“In this installation, I share my transfourmation from the grief of having voluntarily abandoned my mother tongue’s alphabet, and later all alphabets, as tools for communication because of the binding two-dimensional linearity of their historiography,” says Kardash Onnig. At the heart of sorrow that bind us is an alphabet that, despite having been invented by the synergy of two luminaries from warring cultures 16 centuries ago, is seen as woefully two-dimensional by the artist.

“I had to invent three dimensional universal tools to express my transfourmations – to free myself.”

Now based in Hudson Valley, New York, Kardash – sculptor, inventor, toymaker, author, and activist – has worked in the community and exhibited worldwide for over 45 years. He has spent years investigating “transferences of energy” in the pursuit of developing universal, three-dimensional “tools” for communication. In terms of conviction and design alike, the “tools” created by the artist aim to transcend cultural boundaries and the rigid two-dimensionality of national alphabets and cultural barriers, in an overarching effort to help foster transferences between two Others.

The Transfourming Sorrow installation also comprises a parallel exhibition of Kardash’s sculptural works in the art gallery of Wisdom House Chapel. The works featured at this exhibition consist of 110 Talismans, and four fertility pieces celebrating his grandson’s growth in the womb. The Talismans are made with clay dug from Baraka, the plot of land in Stanfordville where Kardash lives and works. Each Talisman represents a transference with an Other formed by the synergy of a set of four “tools.”

Following the construction process, the Talismans were wrapped in natural materials obtained from the land and subsequently pit-fired with wood that was likewise obtained from the land – a ritual of connecting with the four elements. The Talismans are set on a Quaternary quilt that was sewn by Kardash’s mother using scraps from his father’s tailor shop.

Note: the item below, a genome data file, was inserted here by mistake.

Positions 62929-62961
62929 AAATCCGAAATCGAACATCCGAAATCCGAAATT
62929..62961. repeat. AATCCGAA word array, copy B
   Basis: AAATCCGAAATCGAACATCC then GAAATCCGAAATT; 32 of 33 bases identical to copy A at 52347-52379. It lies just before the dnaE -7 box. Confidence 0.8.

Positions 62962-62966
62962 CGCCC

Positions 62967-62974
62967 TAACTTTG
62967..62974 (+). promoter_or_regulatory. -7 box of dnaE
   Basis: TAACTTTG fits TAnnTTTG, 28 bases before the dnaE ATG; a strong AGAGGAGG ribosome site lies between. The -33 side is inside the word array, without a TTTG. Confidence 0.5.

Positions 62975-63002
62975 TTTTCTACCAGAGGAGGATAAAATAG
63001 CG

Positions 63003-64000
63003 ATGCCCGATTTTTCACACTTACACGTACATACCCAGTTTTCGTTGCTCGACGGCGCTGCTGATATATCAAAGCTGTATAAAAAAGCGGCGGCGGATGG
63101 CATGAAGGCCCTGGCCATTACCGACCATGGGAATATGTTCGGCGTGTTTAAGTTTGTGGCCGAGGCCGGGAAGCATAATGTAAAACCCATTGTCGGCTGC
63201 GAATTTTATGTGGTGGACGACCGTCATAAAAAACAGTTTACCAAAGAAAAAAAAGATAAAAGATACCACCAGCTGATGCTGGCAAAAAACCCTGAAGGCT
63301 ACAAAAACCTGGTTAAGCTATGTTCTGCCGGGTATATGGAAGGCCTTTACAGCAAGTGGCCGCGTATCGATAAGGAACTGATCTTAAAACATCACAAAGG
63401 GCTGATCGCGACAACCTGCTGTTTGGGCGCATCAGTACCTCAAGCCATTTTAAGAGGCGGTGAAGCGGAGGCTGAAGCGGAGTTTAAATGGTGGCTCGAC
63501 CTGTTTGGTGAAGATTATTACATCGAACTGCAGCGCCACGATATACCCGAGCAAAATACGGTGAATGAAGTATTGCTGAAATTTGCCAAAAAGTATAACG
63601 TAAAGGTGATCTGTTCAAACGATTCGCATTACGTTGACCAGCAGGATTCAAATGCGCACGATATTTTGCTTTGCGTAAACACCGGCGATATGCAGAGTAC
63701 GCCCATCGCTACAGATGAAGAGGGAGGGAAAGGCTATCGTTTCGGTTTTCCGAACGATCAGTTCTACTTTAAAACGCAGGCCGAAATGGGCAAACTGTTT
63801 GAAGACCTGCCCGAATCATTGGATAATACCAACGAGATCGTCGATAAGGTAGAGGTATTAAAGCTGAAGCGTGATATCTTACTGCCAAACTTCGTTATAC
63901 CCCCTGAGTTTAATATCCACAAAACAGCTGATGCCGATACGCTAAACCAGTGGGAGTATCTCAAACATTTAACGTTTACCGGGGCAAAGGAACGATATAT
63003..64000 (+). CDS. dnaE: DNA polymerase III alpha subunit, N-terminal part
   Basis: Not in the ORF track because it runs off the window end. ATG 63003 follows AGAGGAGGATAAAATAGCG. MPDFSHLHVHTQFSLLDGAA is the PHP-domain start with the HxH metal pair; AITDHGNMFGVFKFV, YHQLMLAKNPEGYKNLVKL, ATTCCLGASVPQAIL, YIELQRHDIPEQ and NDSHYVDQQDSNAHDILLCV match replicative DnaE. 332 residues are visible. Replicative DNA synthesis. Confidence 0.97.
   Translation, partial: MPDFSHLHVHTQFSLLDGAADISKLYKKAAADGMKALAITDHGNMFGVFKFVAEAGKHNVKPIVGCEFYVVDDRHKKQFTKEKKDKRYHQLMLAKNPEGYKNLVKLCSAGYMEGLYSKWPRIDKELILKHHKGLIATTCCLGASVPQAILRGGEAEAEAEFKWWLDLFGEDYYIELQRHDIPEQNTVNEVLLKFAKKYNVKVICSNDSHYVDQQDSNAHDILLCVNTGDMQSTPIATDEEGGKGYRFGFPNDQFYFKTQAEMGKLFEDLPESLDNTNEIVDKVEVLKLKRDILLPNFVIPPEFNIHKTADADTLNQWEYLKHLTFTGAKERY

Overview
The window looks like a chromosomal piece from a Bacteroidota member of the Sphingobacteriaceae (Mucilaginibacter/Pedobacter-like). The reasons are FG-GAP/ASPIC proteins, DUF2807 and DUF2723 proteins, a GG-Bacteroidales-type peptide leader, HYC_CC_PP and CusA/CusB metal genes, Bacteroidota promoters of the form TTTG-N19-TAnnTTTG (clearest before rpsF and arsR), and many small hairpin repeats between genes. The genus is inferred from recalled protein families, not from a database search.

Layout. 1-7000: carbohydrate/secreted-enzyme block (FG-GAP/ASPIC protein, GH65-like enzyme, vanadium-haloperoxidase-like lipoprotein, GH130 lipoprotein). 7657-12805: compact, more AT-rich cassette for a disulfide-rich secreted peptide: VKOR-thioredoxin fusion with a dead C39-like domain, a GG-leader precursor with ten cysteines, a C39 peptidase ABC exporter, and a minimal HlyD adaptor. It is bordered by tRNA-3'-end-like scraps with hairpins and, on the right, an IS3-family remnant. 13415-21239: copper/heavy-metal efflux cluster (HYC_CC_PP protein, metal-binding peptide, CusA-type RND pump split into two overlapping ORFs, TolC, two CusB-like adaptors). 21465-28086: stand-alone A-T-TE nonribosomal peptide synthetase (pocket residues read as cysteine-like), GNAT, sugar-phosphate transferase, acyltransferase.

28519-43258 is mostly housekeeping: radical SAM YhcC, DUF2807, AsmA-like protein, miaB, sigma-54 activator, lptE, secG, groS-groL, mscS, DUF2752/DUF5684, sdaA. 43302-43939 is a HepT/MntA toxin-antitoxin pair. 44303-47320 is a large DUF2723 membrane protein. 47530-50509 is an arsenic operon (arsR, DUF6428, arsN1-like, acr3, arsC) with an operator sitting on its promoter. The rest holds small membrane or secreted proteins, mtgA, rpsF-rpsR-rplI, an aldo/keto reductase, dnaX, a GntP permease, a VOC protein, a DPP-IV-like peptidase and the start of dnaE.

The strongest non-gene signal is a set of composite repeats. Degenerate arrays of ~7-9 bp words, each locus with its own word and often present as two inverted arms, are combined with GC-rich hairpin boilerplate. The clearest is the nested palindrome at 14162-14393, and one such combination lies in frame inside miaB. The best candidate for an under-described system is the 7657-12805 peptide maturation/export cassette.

The Transfourming Sorrow installation and adjacent exhibitions, curated by Tony Carretta, will open on May 20 and runs through July 29, at the Wisdom House Chapel in Litchfield, Conn. For more information about the exhibit, visit www.wisdomhouse.org or call (860) 567-3163. For more information about Kardash Onnig, visit www.kardashonnig.com.


Guest Contributor

Guest Contributor

Guest contributions to the Armenian Weekly are informative articles or press releases written and submitted by members of the community.


  1. What a beautiful article ! Tomorrow is 6 months since my daughter took her life …. only people with similar experience of sorrow, blame and grief that is with you every moment of of one’s life , can relate to one another .
    Reading about Mr . Kurdish Onnig’s Art and life story and the beauty of his Art in the form of The TransFourming Sorrow , gives me Hope and Solace in my grief ! and I am glad to know that I have not lost “seeing ‘ Beauty in every thing living ! I thank you so much !

    • Dear Azad,
      Your phrases are heartbreaking
      Yet as beautiful as Kardash* Onnig’s art,
      * the people who don’t know some Turkish language …
      they will not understand the meaning of Kardash,
      which I think means brother!